Farabee M J Human Evolution Available Term Paper
- Length: 8 pages
- Subject: Evolution
- Type: Term Paper
- Paper: #13260578
Excerpt from Term Paper :
The term mosaic evolution is used to describe the different features of an organism evolve at different rates. The efficient bipedal movement is a peculiarity that appeared very early and perhaps is the single most significant development in the emergence of man. Since this information is available from New Haven Teachers Institute, Yale, the information is accurate and reliable.
Article-3. Skybreak, Ardea. Part 6D: The Two Biggest Leaps in Hominid Evolution: The Science of Evolution, the Evolution of Human Beings. Revolutionary Worker #1182, January 12, 2003. Available at http://rwor.org/a/v24/1181-1190/1182/evol6d.htm
The process of evolution that links the modern human beings to the ancient ape ancestors revealed a number of key stages and milestones. The development of bipedalism in the line of apes is considered to the most important key stage in the evolutionary process. Secondly, the significant evolutionary modification apparently related to an overall 'slowing down' of hominid developmental rates that took place a few million years after the first growth of bipedalism and that formed the human infants to be born in an undeveloped and crude state but allowing for a tremendous increase in brain size and a much longer period of post birth brain development. This in turn enabled the unprecedented inquisitiveness that is attached to the characteristics of the human species.
The starting of development of bipedalism considered to be the first of major evolutionary changes resulted in variation of the basic form of locomotion of hominids and also permitted the hominids to expand their range into a greater variety of habitats and environments. Bipedalism is viewed as free hands for devoting to other purposes than the locomotion and extended an anatomical basis for such relatively simple things as routine carrying of food or other objects over longer distances and the simple use of unmodified natural materials as tools. A few million more years ago bipedal hominid species started to hit the stones together to produce sharp flakes and thus make simple stone tools. It is pertinent to note that many evolutionary and developmental biologists believe that many significant changes in the evolutionary process has resulted in consequence to the relatively simple change in the rate of improvement of physical structures in an ancestor population. The most important of these changes was the fact that infants were now born in a very immature and undeveloped state necessitating prolonged parental attention and vulnerable and dependent young.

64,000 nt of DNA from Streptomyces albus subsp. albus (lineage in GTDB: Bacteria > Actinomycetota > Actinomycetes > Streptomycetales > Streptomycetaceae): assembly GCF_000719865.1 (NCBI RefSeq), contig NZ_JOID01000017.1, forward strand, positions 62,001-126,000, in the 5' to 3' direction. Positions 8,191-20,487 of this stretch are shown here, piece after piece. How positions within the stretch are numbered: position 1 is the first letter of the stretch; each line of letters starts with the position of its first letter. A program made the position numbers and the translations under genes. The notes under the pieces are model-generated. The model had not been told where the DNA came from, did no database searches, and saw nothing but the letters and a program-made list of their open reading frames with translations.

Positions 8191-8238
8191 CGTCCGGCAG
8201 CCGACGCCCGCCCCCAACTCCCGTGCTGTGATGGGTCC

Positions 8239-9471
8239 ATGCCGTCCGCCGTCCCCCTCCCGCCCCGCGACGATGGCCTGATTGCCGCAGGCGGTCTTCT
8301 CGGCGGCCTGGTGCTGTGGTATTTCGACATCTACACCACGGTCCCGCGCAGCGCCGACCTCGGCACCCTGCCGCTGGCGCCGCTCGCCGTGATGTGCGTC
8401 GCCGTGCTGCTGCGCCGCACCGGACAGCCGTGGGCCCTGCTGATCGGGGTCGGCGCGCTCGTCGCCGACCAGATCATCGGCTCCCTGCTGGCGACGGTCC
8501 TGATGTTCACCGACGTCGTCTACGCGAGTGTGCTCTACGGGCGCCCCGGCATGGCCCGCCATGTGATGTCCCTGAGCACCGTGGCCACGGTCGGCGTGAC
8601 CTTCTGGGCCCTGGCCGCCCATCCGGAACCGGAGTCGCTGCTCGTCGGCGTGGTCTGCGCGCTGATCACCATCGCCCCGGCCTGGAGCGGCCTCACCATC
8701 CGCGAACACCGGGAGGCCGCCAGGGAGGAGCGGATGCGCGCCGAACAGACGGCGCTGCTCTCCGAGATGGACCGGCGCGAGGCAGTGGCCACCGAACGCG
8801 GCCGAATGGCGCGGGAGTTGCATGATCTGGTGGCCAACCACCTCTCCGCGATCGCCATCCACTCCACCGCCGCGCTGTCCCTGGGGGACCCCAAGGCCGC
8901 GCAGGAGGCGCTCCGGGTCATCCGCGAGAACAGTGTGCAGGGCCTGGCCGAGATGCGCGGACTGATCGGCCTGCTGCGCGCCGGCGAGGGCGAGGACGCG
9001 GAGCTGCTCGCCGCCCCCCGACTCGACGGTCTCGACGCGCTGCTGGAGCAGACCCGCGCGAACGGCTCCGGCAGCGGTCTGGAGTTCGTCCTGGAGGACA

The article further reveals that when modern apes and human beings are compared the distinctive features are apparent of the apes that are more typical of human beings. Most of these features are preserved in fossils. When it is possible to distinguish between the features those are more ape like and the features those are more like human beings, it is possible to analyze the fossil hominids of different periods during the past few million years and to find out an indication of the period of first evolutionary modifications that contributed towards becoming human. A plethora of information about the sequence of changes in the various hominid lines has come to picture in just the last few decades and particularly in just the past few years. A comparison of the characteristics of many different species of bipedal hominids reveals that the ones that are normally thought of as the early bipedal hominids that existed since the first development of bipedalism up to 2.5 million years ago still were having plenty of ape-like characteristics, irrespective of the fact that they walked upright. They were not all similar but on the whole they tend to be very short with shorter legs and longer arms, much like the apes that dangle through the trees. Therefore, it is true that the early hominids were also mostly ape like and therefore could not be called as some sort of little humans.
However, alternatively, they cannot be called as just apes and they were after all bipedal. It is quite essential to mention that distinction between the first members of our own Homo sapiens species and modern day human beings is mostly a difference in culture and none of this required any further substantial evolutionary changes in the fundamental biology of our bodies. Everything that we perform today is on the basis of the same capacity for learning and for infusing vast potentialities of accumulating knowledge across the generations through non-genetic cultural means that has been the evolutionary hallmark of our hominid species from the initiation. This is what makes us basically human and differentiate us from all the other species. To sum up it can be said that the specific methods of the evolution of the hominid line happened to unfold were not bound to take place. A differentiated group of evolutionary process could have evolved rather and the path of evolution could have taken any number of different twists and turns and never produced human beings at all. Since this is an article which appeared in a journal which has been referenced thoroughly the information is accurate and reliable.